Coca-Cola’s 1990 slogan “Can’t Beat The Real Thing” could easily have been written to describe China’s housing market today: shamelessly, joyfully full of fizz.
Prices not only edged higher in more of the nation’s biggest cities during March, they did so at a faster pace too — a fearless challenge to government orders to stamp out speculation in red hot real estate markets. It’s as if policymakers have slaved away for days to drive those nasty weeds out of their front lawns, only to see new sprouts shooting up all over again. They’d better get ready for another serious mow.
Home prices in Guangzhou, the capital of Guangdong province, shot up 2.5% in March from February after climbing precipitously in the first two months of the year. Xiamen, a sub-provincial city in southeastern Fujian, jumped 1.9% after pulled back slightly in January and February.
Forty-five of 70 large to medium-sized cities reported new home prices rising 0.5% or more in March, up from 23 in February, National Bureau of Statistics data released on Tuesday showed.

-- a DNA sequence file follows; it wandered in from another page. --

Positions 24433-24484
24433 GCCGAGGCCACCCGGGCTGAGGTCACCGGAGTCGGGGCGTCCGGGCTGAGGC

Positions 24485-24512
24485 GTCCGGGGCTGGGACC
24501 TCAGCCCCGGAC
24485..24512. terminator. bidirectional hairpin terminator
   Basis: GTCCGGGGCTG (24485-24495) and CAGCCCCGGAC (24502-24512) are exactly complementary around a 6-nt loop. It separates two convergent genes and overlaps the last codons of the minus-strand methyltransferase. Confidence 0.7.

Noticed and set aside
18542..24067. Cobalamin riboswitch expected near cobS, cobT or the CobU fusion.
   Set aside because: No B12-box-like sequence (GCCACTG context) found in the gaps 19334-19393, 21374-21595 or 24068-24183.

Across all 70 cities, the average gain in March of 0.71% against February’s 0.33% hardly suggests the localized restrictions on home purchases are working effectively.
Prices are rising the quickest in those provincial cities that haven’t yet caught the eye of central government officials whose focus has been trained on the most popular tier-one capitals.
When compared with a year-earlier, home price gains appear to be slowing. But that’s like looking through the rear-view mirror at a time when prices were surging across the board.